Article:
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Ernest Miller Ernest Miller pursues research and writing on cyberlaw, intellectual property, and First Amendment issues. Mr. Miller attended the U.S. Naval Academy before attending Yale Law School, where he was president and co-founder of the Law and Technology Society, and founded the technology law and policy news site LawMeme. He is a fellow of the Information Society Project at Yale Law School. Ernest Miller's blog postings can also be found @

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May 17, 2005

More on "Making Available" and Patel's Napster Ruling

Posted by Ernest Miller

Prof. Eric Goldman on the Technology and Marketing Law Blog writes about Judge Patel's recent decision in the Napster investors case (New Ruling From Judge Patel in Napster Investor Suit). My post on that case here: Judge Patel Shoots Down Notion That the Right of Distribution Includes "Making Available". Read the decision: Memorandum & Order, Re: Plaintiff's Motion for Summary Judgement [PDF].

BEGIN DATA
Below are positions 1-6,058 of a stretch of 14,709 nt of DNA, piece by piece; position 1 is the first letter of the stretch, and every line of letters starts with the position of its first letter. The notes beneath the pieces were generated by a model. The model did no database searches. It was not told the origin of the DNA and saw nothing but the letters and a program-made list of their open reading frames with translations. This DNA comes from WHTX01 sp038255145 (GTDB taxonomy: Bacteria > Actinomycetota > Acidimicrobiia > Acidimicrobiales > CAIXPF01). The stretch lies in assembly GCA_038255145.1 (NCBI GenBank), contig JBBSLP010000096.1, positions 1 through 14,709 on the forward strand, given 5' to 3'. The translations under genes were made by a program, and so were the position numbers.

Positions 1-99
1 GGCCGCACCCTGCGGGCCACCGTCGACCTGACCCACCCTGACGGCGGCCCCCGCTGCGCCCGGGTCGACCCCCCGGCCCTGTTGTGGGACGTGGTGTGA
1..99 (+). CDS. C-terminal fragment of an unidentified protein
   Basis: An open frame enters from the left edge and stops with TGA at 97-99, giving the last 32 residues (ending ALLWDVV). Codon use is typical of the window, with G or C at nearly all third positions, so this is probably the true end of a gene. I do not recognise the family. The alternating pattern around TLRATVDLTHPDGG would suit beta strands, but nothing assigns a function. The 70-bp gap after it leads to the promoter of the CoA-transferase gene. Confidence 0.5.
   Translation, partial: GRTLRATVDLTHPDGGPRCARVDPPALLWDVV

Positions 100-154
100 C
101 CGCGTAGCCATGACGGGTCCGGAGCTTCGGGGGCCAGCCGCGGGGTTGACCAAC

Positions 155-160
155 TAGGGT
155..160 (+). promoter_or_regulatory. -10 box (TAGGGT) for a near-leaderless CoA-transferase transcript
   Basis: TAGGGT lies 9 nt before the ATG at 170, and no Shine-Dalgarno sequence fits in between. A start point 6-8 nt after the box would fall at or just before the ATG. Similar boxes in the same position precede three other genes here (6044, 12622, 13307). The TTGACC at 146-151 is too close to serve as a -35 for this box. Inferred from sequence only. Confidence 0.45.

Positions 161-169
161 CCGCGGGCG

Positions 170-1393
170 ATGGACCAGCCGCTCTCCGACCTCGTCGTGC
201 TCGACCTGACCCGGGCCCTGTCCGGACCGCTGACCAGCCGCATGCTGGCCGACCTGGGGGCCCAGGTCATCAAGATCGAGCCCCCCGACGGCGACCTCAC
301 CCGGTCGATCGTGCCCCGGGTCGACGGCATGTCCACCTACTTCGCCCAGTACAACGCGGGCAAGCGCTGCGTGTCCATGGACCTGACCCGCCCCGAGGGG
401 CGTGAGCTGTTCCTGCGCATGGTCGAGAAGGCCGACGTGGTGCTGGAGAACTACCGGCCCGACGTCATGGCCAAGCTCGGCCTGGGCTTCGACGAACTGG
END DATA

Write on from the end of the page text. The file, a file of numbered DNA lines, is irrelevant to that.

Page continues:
Goldman points out that a close reading of the decision indicates that Judge Patel hasn't yet determined whether 17 USC 106(3) (right of distribution) includes "making available." She has only determined that the Artists' Rights and Theft Prevention Act of 2005 didn't change the proper interpretation:

I read Judge Patel's 5/11 order as simply saying she is not going to permit the Record Companies to file the supplemental brief, because she does not believe the ART Act has changed anything as to how Section 106(3) should be interpreted. In particular, I do not see any reference to a disposition of the underlying motion for summary judgment. My conclusion, then, is that the underlying motion for summary judgment is still pending, and she has not ruled whether or not maintaining the index of downloadable files does/does not infringe the copyright owner's distribution right.
He's right.

It'll be interesting to see what Judge Patel actually rules, she may not have to reach the issue.

What is happening here is that the investor defendants are seeking summary judgement on the case by claiming that there is not sufficient proof of direct infringement by Napster's users, which means the investor defendants would not have tertiary liability.

What that means, is that the lawyers for the RIAA were bloody idiots because they didn't nail down evidence of direct infringement before launching the Napster lawsuit. It would have been almost ridiculously easy, but they didn't even bother to try, apparently.

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